For moderate to severe depressive symptoms in pregnant women with bipolar disorder, quetiapine* alone or SSRIs (but not paroxetine) in combination with prophylactic medication should be preferred because SSRIs are less likely to be associated with switching than the tricyclic antidepressants. Monitor closely for signs of switching and stop the SSRI if patients start to develop manic or hypomanic symptoms.

1.7.4.7.

Women who are prescribed an antidepressant during pregnancy should be informed of the potential, but predominantly short-lived, adverse effects of antidepressants on the neonate.

1.7.5. Care in the perinatal period

1.7.5.1.

Women taking lithium should deliver in hospital, and be monitored during labour by the obstetric medical team, in addition to usual midwife care. Monitoring should include fluid balance, because of the risk of dehydration and lithium toxicity.

1.7.5.2.

After delivery, if a woman with bipolar disorder who is not on medication is at high risk of developing an acute episode, prescribers should consider establishing or reinstating medication as soon as the patient is medically stable (once the fluid balance is established).

1.7.5.3.

If a woman maintained on lithium is at high risk of a manic relapse in the immediate postnatal period, augmenting treatment with an antipsychotic should be considered.

1.7.5.4.

If a woman with bipolar disorder develops severe manic or psychotic symptoms and behavioural disturbance in the intrapartum period rapid tranquillisation with an antipsychotic should be considered in preference to a benzodiazepine because of the risk of floppy baby syndrome. Treatment should be in collaboration with an anaesthetist.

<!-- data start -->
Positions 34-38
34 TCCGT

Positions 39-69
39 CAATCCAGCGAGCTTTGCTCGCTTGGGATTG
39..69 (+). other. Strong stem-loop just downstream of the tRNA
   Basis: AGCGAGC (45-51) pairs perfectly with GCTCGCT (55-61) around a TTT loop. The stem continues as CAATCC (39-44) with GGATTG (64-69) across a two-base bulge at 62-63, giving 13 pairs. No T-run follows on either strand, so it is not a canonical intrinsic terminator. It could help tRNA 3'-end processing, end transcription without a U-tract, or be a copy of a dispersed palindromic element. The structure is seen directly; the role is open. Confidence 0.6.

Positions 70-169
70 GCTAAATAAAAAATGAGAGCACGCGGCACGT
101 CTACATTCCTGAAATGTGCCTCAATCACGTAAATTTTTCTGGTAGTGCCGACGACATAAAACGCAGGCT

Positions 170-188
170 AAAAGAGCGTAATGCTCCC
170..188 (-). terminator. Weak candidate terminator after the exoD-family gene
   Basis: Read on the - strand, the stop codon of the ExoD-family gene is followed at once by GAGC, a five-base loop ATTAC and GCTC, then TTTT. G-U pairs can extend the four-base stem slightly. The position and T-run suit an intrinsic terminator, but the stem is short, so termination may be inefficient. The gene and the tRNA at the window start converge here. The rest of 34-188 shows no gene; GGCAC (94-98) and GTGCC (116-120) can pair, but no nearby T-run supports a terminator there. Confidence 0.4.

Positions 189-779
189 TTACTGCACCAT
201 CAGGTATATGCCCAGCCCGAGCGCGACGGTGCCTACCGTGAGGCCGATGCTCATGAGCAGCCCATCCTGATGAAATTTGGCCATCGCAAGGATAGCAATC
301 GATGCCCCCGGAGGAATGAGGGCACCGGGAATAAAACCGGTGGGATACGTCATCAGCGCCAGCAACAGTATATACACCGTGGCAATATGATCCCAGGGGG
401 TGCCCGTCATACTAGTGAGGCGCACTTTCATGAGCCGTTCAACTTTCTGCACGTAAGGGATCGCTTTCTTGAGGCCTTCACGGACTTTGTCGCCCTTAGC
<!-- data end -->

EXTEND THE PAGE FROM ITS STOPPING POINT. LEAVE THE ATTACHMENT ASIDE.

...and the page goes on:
1.7.6. Breastfeeding

1.7.6.1.

Women with bipolar disorder who are taking psychotropic medication and wish to breastfeed should:

  • have advice on the risks and benefits of breastfeeding
  • be advised not to breastfeed if taking lithium, benzodiazepines or lamotrigine*, and offered a prophylactic agent that can be used when breastfeeding – an antipsychotic should be the first choice (but not clozapine*)
  • be prescribed an SSRI if an antidepressant is used (but not fluoxetine or citalopram).

1.7.7. Care of the infant

1.7.7.1.

Babies whose mothers took psychotropic drugs during pregnancy should be monitored in the first few weeks for adverse drug effects, drug toxicity or withdrawal (for example, floppy baby syndrome, irritability, constant crying, shivering, tremor, restlessness, increased tone, feeding and sleeping difficulties and rarely seizures). If the mother was prescribed antidepressants in the last trimester, such symptoms may be a serotonergic toxicity syndrome rather than withdrawal, and the neonate should be monitored carefully.

1.8. CHILDREN AND ADOLESCENTS WITH BIPOLAR DISORDER

1.8.1. Special considerations

1.8.1.1.

Healthcare professionals working in specialist services with children and adolescents with bipolar disorder should:

  • be familiar with local and national guidelines on confidentiality and the rights of the child
  • ensure appropriate consent is obtained, considering the adolescent’s understanding (including Gillick competence), parental consent and responsibilities, child protection matters, and the use of the Mental Health Act and of the Children Act (1989).
1.8.1.2.

When planning the care of children and adolescents with bipolar disorder, healthcare professionals should consider:

  • stressors and vulnerabilities in their social, educational and family environments, including the quality of interpersonal relationships